Probably the most important character trait all referees share is a strong sense of personal integrity. Honesty on and off the field is essential to anyone hoping to convince others to trust him. A soccer match requires the players to rely upon the referee to make often-difficult decisions during hotly contested matches, and the Laws confer nearly total discretion on the officials to do what is best for the game within the rules. An official who lacks the personal integrity to see things honestly, and to see that everyone, including the officials, behaves according to the Laws of the Game will not get very far as a referee. Players and colleagues will come to be mistrustful of the official’s intentions and impartiality, and if a referee loses the trust of the players, then the loss of match control is never far behind.
Though we often fail to appreciate it, players and spectators are willing to forgive an occasional mistake by the officials, so long as they seem to be trying their best to be fair to both sides. One thing they will not forgive is dishonesty.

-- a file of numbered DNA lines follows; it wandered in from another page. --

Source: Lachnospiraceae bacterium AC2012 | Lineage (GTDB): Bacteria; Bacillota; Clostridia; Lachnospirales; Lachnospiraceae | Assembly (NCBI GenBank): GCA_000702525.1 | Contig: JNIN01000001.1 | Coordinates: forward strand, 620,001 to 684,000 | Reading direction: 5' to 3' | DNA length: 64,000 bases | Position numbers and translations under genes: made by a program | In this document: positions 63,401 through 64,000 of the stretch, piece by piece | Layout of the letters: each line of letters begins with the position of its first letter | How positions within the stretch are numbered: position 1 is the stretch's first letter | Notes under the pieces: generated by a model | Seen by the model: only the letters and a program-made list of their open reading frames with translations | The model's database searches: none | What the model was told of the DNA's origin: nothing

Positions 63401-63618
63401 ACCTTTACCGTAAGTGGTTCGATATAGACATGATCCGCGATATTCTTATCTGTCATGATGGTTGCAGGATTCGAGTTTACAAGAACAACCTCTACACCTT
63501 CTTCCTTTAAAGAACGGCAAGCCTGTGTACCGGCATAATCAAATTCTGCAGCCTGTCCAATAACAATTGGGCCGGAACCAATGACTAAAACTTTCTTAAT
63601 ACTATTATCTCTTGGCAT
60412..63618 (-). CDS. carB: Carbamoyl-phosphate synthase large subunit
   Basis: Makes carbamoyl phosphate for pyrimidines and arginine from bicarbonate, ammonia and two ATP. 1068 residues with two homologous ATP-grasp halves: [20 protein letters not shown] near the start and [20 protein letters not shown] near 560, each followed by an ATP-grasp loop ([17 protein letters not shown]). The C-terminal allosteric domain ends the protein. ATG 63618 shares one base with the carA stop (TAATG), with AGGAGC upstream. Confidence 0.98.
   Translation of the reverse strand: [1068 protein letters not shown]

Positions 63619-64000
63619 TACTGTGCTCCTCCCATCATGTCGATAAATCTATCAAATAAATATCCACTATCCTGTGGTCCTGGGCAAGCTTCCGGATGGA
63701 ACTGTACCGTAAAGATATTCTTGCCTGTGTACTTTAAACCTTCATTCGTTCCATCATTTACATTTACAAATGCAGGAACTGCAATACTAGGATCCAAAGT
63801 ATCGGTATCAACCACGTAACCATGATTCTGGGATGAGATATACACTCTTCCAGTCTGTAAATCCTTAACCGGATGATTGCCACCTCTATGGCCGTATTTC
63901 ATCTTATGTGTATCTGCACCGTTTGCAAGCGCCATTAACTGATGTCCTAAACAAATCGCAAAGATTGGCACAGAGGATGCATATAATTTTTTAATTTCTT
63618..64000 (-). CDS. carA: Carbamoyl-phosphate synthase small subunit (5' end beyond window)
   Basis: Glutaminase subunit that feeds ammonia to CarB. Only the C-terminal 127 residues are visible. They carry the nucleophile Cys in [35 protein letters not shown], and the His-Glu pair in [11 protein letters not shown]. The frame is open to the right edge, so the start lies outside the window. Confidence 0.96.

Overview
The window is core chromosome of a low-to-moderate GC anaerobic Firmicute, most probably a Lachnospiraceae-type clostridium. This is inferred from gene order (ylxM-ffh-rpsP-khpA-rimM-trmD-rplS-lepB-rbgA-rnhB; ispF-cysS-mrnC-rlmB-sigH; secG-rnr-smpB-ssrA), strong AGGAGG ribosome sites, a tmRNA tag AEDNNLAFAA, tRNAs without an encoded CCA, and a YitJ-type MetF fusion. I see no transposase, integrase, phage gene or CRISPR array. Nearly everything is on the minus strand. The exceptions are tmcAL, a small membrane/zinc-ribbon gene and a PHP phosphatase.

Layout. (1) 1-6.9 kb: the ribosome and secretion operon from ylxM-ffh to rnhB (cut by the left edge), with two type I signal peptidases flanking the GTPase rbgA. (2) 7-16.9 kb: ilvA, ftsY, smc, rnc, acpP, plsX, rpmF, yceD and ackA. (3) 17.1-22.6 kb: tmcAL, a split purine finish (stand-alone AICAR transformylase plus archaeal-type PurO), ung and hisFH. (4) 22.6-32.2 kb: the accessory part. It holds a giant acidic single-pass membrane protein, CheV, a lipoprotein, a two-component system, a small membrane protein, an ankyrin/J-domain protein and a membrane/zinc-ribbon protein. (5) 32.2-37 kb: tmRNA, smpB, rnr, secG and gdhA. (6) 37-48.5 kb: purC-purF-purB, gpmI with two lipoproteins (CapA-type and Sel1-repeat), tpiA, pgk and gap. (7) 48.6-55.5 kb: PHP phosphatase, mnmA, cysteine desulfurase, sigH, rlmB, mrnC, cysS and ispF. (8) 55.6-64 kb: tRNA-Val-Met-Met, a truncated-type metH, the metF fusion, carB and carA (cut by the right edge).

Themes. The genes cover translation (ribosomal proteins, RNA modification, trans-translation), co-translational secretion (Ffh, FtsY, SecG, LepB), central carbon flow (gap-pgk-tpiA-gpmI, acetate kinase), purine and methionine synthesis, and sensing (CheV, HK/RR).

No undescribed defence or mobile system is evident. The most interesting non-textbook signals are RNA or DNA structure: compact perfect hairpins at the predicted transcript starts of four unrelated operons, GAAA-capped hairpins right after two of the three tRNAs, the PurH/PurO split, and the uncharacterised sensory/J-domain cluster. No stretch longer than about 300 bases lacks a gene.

Courage
As important as integrity is to a referee, it is meaningless without the courage to do what the official knows to be right.

Whether it is denying an appeal for a “handball” that the referee deems to be unintentional, turning a deaf ear to loud appeals for a penalty kick by a team whose star striker has tripped over the ball rather than a defender’s foot, calling a penalty kick late in the game for a foul that only the referee and the defender know happened inside the penalty area, or keeping the offside flag down because a player who is racing ten yards past the last defender was onside when the ball was kicked, the referee cannot make the call that will cause the least amount of grief. Rather, he must make the call that he believes to be the right one.